What it is: At one time, Blackberry defined the corporate smartphone standard. Now Blackberry’s smartphone sales are dying rapidly.
Before Apple introduced the iPhone, Blackberry ruled the corporate smartphone market. If you were an executive, you had to have a Blackberry. If you didn’t have one, that signaled your status in the corporation and that wasn’t a good sign.
When the iPhone started to grow in popularity, Blackberry was the main victim. People rapidly switched from Blackberry phones to the iPhone. Desperate to stay relevant, Blackberry tried to release their own touch screen phone called the Blackberry Storm. This rushed product had numerous flaws that caused huge numbers of returns and increased customer dissatisfaction with Blackberry in general. Blackberry tried to appeal to its loyal fan base by emphasizing its physical keyboards, but that would be like buggy whip manufacturers emphasizing the ability to still use buggy whips while driving a car instead of a horse and carriage.
BlackberryOS gradually faded away to the point of irrelevancy. Blackberry tried to reverse their fortunes by releasing the Blackberry Priv, an Android-powered smartphone that emphasized security along with Blackberry’s still popular physical keyboard. Unfortunately, the Blackberry Priv is selling poorly.
First, physical keyboards combined with a touch screen interface of Android makes little sense. Some people still prefer physical keyboards, but many are comfortable without one. Adding a physical keyboard that only a minority of people want isn’t a strategy for success.
Second, Android is so popular that you can buy an Android smartphone form any manufacturer. While Blackberry Priv touts security, that’s not enough incentive for most people. So the Blackberry Priv’s two main selling points (a physical keyboard and security) means little to the vast majority of smartphone buyers. So it’s no wonder that the Blackberry Priv is struggling.
Blackberry simply missed the boat in the mobile market. Adopting Android simply puts Blackberry in the same crowded market as yet another Android device manufacturer, which forces them to compete with the dozens of other Android smartphone manufacturers.
Blackberry failed because the market changed around them. Blackberry thought the world wanted physical keyboards, and they were right, right up to the point where the iPhone showed people that physical keyboards were unnecessary. That was the time to dump physical keyboards for good, but Blackberry clung to a dying feature much like Kodak clung to film for too long.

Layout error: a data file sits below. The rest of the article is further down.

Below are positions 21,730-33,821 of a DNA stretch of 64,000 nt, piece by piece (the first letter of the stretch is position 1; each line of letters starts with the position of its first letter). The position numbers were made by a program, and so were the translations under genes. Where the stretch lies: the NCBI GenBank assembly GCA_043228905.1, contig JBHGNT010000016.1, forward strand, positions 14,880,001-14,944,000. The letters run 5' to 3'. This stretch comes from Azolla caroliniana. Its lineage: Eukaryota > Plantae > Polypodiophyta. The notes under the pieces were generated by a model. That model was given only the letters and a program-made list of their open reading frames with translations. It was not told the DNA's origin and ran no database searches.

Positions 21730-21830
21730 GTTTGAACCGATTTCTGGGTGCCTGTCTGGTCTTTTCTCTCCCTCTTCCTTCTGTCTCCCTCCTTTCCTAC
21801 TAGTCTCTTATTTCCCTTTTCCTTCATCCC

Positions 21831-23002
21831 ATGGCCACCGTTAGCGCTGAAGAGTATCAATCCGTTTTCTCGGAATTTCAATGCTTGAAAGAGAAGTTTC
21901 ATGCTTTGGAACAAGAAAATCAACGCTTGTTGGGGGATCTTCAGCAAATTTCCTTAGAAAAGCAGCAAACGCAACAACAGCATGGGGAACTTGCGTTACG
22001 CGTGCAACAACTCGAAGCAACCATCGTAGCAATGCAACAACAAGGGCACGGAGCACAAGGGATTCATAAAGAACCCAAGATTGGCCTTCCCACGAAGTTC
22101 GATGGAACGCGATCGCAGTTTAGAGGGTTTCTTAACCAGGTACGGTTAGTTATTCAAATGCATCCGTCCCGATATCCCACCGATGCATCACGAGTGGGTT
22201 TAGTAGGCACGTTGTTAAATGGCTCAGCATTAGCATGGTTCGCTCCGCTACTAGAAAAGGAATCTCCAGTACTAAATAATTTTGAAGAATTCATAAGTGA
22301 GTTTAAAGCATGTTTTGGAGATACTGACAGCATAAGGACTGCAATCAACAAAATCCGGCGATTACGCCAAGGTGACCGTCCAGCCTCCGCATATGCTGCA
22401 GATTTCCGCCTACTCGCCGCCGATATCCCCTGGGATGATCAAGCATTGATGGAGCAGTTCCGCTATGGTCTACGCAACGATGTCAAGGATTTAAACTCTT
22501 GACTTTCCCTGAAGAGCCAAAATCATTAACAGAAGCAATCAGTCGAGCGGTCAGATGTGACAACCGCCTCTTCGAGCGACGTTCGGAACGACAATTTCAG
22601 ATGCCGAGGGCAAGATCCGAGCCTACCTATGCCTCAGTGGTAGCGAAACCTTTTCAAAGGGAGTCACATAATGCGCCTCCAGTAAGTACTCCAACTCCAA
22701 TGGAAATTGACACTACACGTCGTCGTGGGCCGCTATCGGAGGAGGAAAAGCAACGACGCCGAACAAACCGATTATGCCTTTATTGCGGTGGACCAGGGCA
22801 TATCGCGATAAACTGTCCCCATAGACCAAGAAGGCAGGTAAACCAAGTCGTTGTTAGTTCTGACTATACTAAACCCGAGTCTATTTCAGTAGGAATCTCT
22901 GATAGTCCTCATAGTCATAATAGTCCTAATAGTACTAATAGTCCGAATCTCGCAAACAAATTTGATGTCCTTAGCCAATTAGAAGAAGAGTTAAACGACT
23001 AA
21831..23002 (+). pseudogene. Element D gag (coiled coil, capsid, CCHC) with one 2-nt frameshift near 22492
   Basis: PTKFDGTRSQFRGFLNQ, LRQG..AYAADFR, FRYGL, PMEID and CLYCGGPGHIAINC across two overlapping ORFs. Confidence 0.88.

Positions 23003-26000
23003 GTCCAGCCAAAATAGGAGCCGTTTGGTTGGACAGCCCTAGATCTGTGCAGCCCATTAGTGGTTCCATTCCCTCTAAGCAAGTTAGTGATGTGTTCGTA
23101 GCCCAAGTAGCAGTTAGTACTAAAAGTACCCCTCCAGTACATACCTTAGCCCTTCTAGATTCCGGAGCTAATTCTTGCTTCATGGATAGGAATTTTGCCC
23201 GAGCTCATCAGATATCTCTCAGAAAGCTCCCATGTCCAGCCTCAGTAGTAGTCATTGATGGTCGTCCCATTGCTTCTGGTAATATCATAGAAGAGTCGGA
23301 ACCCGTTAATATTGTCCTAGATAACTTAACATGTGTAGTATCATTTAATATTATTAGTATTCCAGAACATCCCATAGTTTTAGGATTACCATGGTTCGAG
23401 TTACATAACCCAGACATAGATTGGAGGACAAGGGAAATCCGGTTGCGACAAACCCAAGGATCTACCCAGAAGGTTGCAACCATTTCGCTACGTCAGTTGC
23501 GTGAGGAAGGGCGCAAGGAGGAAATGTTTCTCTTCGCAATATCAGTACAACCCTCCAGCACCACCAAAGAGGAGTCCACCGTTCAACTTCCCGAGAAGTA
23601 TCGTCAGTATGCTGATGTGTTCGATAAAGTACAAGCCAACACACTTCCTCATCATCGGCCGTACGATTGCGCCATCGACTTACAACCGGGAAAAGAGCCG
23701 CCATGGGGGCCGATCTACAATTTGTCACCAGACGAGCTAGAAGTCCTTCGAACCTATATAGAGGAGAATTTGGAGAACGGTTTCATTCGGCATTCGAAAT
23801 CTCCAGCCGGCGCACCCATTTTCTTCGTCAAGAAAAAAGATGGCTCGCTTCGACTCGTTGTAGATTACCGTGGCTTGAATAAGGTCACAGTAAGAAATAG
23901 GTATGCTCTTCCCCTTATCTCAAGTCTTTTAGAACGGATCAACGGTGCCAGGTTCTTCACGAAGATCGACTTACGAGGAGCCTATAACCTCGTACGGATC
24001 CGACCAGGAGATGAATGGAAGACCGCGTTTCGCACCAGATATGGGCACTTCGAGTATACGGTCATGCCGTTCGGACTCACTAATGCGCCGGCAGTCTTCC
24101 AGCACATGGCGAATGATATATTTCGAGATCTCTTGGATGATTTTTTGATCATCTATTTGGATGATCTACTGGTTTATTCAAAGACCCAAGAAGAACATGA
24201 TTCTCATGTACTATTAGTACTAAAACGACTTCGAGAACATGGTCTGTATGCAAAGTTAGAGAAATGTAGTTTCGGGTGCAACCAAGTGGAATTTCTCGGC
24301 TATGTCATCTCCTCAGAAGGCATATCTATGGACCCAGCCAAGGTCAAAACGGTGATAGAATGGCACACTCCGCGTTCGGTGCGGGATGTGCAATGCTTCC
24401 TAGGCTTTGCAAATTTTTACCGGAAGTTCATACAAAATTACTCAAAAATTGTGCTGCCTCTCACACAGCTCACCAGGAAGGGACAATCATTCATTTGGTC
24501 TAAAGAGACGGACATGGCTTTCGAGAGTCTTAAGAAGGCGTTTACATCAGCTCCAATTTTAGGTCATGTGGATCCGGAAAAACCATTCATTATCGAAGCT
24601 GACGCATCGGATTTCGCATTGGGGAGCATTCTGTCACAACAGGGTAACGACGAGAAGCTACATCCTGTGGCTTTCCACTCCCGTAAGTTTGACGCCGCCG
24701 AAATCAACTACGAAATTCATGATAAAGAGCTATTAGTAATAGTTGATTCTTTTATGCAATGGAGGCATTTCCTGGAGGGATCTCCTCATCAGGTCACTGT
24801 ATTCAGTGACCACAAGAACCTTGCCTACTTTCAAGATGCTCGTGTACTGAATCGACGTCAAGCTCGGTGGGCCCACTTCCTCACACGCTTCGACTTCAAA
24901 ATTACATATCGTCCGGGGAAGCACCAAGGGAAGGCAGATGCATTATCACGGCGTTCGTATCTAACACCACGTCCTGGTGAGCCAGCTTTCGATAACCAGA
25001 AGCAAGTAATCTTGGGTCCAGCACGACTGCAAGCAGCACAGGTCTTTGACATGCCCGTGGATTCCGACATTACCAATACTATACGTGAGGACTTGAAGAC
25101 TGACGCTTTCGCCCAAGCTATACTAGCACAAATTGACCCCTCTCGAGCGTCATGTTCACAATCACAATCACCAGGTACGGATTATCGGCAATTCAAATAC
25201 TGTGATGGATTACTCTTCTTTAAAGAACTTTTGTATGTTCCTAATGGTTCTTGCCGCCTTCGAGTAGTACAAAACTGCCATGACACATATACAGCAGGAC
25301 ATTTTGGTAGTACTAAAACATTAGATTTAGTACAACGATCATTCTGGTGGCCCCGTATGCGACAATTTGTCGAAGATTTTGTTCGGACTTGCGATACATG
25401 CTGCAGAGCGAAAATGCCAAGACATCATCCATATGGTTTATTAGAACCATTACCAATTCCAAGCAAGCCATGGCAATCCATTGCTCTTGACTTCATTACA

The iPhone changed the rules for smartphones. Blackberry refused to adopt to these new rules and they suffered as a result. Even the Blackberry Priv is a subtle admission that BlackberryOS has failed and that touch screen interfaces defined by iOS and copied by Android are the future. The trouble is Blackberry is too late with an Android smartphone.
Companies fail not when rivals overtake them, but when the market changes around them and they’re too slow to adopt. Blackberry dominated the smartphone market until the iPhone (and Android) rewrote the rules and made BlackberryOS obsolete. Blockbuster Video failed to adopt to streaming video and Borders Book failed to adopt to Amazon’s strategy of selling books over the Internet.
Who’s next to fail? The auto industry that’s designed to sell cars. So the Apple Car will likely represent a self-driving, non-gasoline-powered, ride-sharing vehicle rather than a car you can buy for individual use. The PC industry is already shrinking under the onslaught of the iPhone and iPad. The digital download market (defined by iTunes) is dying, which is why Apple bought Beats to create a streaming music business instead.
The best way to compete is not to compete. In other words, don’t play to a rival’s strengths. Redefine the rules so the rules favor you and put even the strongest competitor at a massive disadvantage. The fall of Blackberry and the dismal sales of the Blackberry Priv show what happens when a company fails to adapt to changing conditions in time.